Nobody ever talks about Hal Haberman's 2006 film Special anymore – it was just released only four years ago, and already it's passed out of the collective film-going consciousness. And it's a shame, too – because it really was a fine film, showcasing Michael Rappaport's finest performance yet. It might seem like I'm rambling a little bit, but the reason I bring it up is because what is most striking about Peter Stebbings' Defendor is how similar the two films are – and yet, how far apart they are, as well; co-opting what is basically the same narrative outline for relatively drastically different purposes.
Where Special was turned inward to examine the psychological plight of Rappaport's character, Peter Stebbings' Defendor looks outward, and examines the effects of a severely misguided (in this case, possibly even slightly retarded) individual on those around him, those he reaches out to, and who reach out to him, and eventually – brace for it – on the morale of an entire city. But luckily, it avoids doing so through too-obvious over-sentimentalization, and because of that, its emotional impact as it nears its finish is much, much stronger than its various trailers seem to want to admit.
Which isn't to say the film is entirely without its comedic elements here and there, but for the most part, they seem to reside wholly as small, minute bits in a larger, starker emotional context. Yes, Defendor comes at his attackers ( who seem to mostly consist of undercover cops) with jars full of wasps, and he may get in a good shot or two with his taped-up baton, but that doesn't stop them from yanking it away from him and beating him mercilessly with it – something the film depicts with a brutal honesty again not too dissimilar to Haberman's Special; the bruises this character receives don't fade away over time, and by the end of the film, Woody Harrelson's already cartoonishly proportioned face is a mottled mess of stitches and scars.
Much of what is great about the film depends on this only slightly heightened honesty in watching and following Harrelson's Arthur Poppington in his search for Captain Industry, and it's Harrelson's pared-down, quiet performance that gives much of the film its heft. From the film's bookends in the psychiatrist's (portrayed by Sandra Oh) office as more is gradually revealed about Arthur's past to the moments where the character strips away the black face-paint and becomes what is basically a sweet-natured simpleton of a guy, whose complex delusions and simple sense of right and wrong make him initial cannon fodder for the young hooker he takes in, this is a role of great weight, one whose quality isn't dictated solely by the presence of Name-Not-Announced mental disability within the character, and every bit as affecting as Jackie Earl Haley's louder, angrier Rorschach from last year.
It's after Poppington has been arrested and admitted into psychiatric care that the film hits its stride – bringing up surprisingly complex questions about the societal worth of the character's actions within the city, over newspapers and radio call-in inserts, and the effect it's had on the rest of the common people. Certainly, it's a more heightened depiction than something like The Dark Knight where this kind of thing is concerned, but it's one that brings the film one of its most striking images – one that it returns to near the end-credits – of a mural painted somewhere in the inner city, with the hero's name scrawled iconically in bright orange lettering, while a skewed yet remarkably vividly sketched Defendor figurette watches down from the corner. Beneath all, in bold black letters, are only two words: “Fight back.”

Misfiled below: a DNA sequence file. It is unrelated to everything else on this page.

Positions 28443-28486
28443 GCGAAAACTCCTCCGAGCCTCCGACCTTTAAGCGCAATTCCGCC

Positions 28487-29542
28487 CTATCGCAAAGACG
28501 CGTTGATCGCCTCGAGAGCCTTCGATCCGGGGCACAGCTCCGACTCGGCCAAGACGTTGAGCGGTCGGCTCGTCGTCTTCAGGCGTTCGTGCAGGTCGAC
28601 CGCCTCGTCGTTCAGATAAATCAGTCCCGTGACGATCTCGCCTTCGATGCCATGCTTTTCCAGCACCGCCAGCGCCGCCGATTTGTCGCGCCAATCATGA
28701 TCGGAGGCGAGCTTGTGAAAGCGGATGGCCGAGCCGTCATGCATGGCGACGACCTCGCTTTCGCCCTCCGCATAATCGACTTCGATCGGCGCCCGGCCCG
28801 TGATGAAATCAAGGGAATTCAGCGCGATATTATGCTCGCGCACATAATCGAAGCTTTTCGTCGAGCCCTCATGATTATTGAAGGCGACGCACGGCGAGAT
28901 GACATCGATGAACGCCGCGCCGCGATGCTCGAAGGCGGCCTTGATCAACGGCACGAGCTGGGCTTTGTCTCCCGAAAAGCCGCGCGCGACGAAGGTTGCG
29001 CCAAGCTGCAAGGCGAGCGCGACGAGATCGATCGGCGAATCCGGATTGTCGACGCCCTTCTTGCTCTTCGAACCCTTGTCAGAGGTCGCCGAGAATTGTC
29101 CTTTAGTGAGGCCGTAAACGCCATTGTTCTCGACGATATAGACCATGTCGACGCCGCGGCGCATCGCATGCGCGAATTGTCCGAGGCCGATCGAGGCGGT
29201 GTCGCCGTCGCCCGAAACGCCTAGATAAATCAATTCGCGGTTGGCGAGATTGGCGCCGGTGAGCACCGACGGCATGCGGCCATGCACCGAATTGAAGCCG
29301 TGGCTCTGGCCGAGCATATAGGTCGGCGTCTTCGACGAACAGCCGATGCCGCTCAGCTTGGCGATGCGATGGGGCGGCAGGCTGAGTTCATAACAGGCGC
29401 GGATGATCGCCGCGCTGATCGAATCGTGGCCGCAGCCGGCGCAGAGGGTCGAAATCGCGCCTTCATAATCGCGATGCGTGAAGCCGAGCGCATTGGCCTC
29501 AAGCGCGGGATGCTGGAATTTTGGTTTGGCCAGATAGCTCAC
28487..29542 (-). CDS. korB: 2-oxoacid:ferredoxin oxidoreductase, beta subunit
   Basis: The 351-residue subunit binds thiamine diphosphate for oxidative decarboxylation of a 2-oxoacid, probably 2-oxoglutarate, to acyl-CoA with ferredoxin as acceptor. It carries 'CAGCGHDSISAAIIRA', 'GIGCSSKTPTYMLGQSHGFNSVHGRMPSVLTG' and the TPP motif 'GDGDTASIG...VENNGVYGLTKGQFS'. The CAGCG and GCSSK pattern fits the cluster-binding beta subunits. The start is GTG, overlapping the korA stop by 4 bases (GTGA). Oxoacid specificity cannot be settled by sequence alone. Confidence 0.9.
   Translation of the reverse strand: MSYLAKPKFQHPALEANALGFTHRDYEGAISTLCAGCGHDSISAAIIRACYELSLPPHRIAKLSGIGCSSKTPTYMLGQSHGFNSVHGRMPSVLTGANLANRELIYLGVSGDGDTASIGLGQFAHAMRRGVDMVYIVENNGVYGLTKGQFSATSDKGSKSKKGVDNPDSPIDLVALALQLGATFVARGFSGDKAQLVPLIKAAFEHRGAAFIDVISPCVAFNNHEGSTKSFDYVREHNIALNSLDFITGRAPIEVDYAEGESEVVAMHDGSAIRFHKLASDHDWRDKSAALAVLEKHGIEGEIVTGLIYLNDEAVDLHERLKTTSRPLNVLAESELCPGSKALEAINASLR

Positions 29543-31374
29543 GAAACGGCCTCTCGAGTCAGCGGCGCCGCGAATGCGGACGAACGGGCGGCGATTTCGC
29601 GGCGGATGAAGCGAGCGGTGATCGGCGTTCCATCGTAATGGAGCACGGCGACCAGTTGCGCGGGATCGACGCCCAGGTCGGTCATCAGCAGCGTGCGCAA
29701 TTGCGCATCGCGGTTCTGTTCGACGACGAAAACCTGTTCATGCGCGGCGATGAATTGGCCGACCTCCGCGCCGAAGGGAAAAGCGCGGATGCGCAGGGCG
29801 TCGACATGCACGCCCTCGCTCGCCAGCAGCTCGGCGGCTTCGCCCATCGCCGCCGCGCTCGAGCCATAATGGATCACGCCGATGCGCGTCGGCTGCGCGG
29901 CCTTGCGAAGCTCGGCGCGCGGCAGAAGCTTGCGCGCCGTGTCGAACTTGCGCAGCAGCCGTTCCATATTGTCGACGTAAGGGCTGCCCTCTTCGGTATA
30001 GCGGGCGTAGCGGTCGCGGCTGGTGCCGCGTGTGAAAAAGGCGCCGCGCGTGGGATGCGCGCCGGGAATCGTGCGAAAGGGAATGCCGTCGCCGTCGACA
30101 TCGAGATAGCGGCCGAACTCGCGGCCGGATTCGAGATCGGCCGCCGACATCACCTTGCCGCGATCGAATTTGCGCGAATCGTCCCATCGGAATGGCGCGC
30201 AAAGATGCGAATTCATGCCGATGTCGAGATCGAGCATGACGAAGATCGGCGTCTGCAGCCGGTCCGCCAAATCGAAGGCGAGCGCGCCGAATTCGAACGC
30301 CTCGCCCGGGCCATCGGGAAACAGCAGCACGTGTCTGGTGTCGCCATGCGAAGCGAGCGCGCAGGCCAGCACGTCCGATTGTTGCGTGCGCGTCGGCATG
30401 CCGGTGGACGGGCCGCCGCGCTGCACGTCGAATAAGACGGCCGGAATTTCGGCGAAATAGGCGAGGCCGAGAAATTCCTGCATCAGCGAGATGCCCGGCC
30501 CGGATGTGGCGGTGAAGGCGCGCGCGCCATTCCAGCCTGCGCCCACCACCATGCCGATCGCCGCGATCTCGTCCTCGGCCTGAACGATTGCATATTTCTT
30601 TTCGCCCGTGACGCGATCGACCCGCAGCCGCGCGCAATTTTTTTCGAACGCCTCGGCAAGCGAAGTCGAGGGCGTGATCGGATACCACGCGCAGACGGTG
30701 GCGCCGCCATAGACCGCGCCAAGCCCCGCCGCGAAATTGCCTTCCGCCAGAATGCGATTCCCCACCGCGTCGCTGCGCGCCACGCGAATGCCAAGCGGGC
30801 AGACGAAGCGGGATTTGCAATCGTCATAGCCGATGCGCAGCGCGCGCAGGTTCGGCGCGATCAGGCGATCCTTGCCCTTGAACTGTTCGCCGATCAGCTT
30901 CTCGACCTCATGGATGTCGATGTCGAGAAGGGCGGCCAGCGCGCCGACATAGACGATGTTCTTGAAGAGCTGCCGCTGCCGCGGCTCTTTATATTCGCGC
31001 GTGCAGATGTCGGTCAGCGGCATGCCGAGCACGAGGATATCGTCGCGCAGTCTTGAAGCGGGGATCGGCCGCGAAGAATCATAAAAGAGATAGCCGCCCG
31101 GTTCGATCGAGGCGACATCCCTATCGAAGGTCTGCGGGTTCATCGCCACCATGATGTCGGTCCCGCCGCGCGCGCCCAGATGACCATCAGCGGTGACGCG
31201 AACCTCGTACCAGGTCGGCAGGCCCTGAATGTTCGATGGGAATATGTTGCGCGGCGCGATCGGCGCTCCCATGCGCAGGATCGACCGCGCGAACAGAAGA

To be sure, it is an uneven film – Peter Stebbings seems to walk a weird line between two different scales of reality within the movie, one that is at the first slightly caricatured, even implicitly comedic in its familiar trappings of a jut-jawed Elias Koteas as a conniving undercover policeman, and Poppington speaks in a faux-Christian Bale Batman voice, being able to appear and disappear into a police station at will. And, yet – there's still another one that posits a greater sense of verisimilitude, within the sequences of Poppington and his young female ward-by-proxy or on the front porch of his brother, where we're told about the character's past, something low-key that seems to cut at his essential core. I've never been one of those guys who's said that a film has to remain adhered to one tone, and in many cases, I've chastised a film for doing such a thing – but Stebbings alternates between these two a little bit too quickly, and without the intent of creating any sort of meaningful juxtaposition or contrast between the two. But, there's more than enough here that allows for a glossing over of such a thing, I think.
In a sense, the film ends as you might expect it to, but – because of all that has come before – with a stronger emotional heft than what might be expected initially. Perhaps it's the fact that we don't really believe that what happens to the character has really happened, because we've been faked out twice before. Or, maybe it's the still lingering sentiment of what his brother had said to him only a few scenes earlier, something that seemed to cut at the essential core of the character – or, it might be neither of those things, or all of them at once. For my part, it might be the film's two codas, the latter revealing the fate of Kat Denning's self-named character Kat, and reveling in what might have been Defendor's truest, greatest act of heroism.